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Coat, ears and teeth need to be cleaned regularly with Cocker Spaniels to keep them healthy. The long, pendulous ears on Cocker Spaniels are prone to ear infections if they are not cleaned on at least a weekly basis. Some Cocker Spaniels may need their ears cleaned 2-3 times per week. While playing with or brushing your Cocker Spaniel, lift the ear flap and sniff the ear. If it smells clean, it is healthy. If it has an odd smell, an infection may be present and needs to be treated with a liquid cleaner available at the vet's office. If the infection is moderate to severe, it may need antibiotics. If left untreated, it is possible for the infection to lead to deafness, so you will need to stay on top of this for the life of the dog.
Some Cocker Spaniels have genetically bad teeth that they will lose at a young age if the teeth are not brushed daily and professionally cleaned at least annually. There are cleaners that can be squirted in their mouth or added to the water to prevent the plaque and tartar from forming on the teeth; however, their teeth still need to be brushed at least several times each week. Good nutrition is really, really important! Cocker Spaniels often suffer from food allergy. A diet that agrees with the dog and doesn't cause allergy is our first line of defense to prevent ear infections and problems with the skin/coat. These foods may cost a little more than other brands, but you will save money in vet bills and your Cocker Spaniel be healthier and happier in the long run. Some of the foods we recommend are the following:
Sticking with a diet that is wheat free will help a great deal in reducing the number of yeast infections in the ears. High quality kibble rarely has wheat. Try searching the Internet using the keywords "grading dog food" to find numerous websites that offer a formula to grade kibble. Some sites have a listing of various popular brands of dog food to make it easy to compare quality. We have found another site called The Dog Food Project that debunks the formula used to grade kibble and offers practical advice and articles on dog food and nutrition that you may find helpful.
Another option is to feed raw meat and vegetables, which are part of the canine's diet in nature. Again, search the internet using the keywords "raw diets for dogs" and read up on the numerous websites that offer advice, articles, recipes and other information on how to feed a natural diet to your dogs. Here is one website that lists an FAQ that you may find helpful in learning about a raw, natural diet for your dog.
Not only is what you feed important but the quantity is just as important. Even if a Cocker Spaniel is fed highly nutritional feed, he/she can still become over weight quickly when the quantity being fed is too high. On average, a Cocker Spaniel may need approximately ½ cup of food in the morning and in the evening. This will depend on his activity level, his age, his size and his own metabolism. If he has a high metabolism he may eat more and still maintain a good weight. It is better to error on the side of caution when feeding from the start. It will be easier to put a bit of weight on your Cocker Spaniel later on if he's too thin. If you over feed him, it is difficult to get the weight off, just like it is with humans!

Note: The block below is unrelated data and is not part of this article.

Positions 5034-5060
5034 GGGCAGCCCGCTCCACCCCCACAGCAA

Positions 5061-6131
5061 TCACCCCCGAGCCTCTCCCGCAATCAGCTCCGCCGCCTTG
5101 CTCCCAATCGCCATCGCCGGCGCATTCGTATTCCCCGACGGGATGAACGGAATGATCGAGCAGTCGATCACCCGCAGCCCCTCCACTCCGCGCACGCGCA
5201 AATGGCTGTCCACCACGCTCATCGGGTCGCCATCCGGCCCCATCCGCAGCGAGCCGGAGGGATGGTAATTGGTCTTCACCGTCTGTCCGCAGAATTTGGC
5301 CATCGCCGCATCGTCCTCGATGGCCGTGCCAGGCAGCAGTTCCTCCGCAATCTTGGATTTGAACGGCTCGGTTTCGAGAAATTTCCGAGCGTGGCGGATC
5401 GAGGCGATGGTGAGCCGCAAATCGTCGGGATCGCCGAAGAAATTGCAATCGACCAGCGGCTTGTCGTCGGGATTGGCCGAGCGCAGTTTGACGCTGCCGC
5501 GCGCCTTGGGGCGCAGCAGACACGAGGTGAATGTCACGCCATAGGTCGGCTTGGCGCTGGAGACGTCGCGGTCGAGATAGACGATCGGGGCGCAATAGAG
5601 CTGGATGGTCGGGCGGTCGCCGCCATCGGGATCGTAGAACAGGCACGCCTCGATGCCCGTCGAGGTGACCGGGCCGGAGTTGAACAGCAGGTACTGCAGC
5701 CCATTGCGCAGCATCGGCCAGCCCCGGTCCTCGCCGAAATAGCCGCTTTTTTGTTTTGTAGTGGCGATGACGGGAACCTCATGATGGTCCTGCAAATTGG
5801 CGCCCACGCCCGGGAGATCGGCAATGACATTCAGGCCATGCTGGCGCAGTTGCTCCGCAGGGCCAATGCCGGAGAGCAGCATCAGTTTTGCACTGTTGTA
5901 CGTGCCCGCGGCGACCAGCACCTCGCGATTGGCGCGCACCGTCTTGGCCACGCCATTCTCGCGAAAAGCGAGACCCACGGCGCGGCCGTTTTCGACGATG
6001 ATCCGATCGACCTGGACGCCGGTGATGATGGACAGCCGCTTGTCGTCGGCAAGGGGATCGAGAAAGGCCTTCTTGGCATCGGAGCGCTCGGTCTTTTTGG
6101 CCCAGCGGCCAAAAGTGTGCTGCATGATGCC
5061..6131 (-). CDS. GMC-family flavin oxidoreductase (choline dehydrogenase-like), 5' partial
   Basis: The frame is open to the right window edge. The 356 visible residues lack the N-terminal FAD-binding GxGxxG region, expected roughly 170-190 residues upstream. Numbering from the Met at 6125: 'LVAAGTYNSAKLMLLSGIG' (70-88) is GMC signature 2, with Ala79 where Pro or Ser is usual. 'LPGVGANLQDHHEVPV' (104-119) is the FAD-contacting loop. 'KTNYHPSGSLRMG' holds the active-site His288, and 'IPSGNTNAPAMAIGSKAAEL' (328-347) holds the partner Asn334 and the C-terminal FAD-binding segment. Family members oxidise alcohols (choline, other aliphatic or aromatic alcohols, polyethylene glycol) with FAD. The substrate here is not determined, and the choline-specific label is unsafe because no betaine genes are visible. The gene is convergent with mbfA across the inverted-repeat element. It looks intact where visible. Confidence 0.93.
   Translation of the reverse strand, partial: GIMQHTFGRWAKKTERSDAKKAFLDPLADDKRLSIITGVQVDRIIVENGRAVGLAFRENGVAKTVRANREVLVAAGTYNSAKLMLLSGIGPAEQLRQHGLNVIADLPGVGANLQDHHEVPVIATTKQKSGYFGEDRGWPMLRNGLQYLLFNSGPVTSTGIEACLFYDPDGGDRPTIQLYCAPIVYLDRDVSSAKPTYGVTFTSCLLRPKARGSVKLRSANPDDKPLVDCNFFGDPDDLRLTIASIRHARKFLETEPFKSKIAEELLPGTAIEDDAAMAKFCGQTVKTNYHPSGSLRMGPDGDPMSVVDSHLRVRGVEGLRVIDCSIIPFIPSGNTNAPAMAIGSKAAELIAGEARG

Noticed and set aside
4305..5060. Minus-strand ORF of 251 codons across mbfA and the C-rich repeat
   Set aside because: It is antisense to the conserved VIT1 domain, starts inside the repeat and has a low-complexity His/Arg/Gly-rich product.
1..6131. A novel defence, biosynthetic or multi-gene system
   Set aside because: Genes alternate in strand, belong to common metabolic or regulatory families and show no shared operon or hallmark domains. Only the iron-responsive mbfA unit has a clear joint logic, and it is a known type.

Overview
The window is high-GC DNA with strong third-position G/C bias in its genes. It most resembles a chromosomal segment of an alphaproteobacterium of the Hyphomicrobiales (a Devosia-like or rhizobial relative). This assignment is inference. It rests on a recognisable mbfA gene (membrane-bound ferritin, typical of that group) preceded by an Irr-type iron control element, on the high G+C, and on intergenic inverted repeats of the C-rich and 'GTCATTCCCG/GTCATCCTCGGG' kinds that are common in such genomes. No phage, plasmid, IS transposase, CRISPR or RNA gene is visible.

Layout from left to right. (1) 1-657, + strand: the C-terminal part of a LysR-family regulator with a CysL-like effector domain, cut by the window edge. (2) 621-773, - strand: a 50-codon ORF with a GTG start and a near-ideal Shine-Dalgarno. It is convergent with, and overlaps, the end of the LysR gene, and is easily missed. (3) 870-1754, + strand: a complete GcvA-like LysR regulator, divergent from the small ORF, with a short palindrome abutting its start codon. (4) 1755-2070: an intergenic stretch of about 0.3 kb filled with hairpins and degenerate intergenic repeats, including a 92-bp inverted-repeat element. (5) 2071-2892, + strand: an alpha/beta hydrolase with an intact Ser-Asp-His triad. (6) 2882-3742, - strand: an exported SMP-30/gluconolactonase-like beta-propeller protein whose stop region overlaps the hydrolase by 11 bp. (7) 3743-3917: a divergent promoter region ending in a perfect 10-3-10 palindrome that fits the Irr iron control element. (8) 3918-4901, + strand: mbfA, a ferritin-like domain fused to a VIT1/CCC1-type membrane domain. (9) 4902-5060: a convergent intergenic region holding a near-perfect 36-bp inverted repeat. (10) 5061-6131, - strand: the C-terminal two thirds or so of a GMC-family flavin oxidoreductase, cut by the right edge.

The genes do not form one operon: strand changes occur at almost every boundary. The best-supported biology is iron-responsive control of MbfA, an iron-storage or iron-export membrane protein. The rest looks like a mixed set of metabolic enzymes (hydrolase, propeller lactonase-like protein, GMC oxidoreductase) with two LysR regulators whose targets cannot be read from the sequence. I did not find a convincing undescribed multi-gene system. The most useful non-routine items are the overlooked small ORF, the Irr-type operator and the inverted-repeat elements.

Cocker Spaniels are quite athletic and still retain their original instincts for hunting small game and retrieving, so they are very interested in birds, squirrels, rabbits and other small wildlife that may cross their path and will chase them when possible. A fenced yard is an excellent idea if you plan to have your Cocker Spaniel off-leash outside. As hunting dogs, a rousing game of fetch will keep their interest and help them stay in shape if their home life is rather sedentary. Having a fenced yard, however, is not the same as providing exercise. A fenced yard is truly nothing more than an oversized kennel. Cocker Spaniels need daily exercise in order to avoid gaining weight. They love to go for long walks or a run with their people and should receive at least 45-60 minutes of heart-pumping exercise daily in order to calm them, avoid destructive behaviors and keep them in good shape. They do well in apartments or condos as long as they have the opportunity morning and night to burn off some energy with their people. If exercised properly, they are less likely to have issues when left alone while their people are away from home.
A good rule of thumb is: If your Cocker Spaniel is over-weight, you aren't getting enough exercise!
Email firstname.lastname@example.org with your questions about the care and training of your new Cocker Spaniel.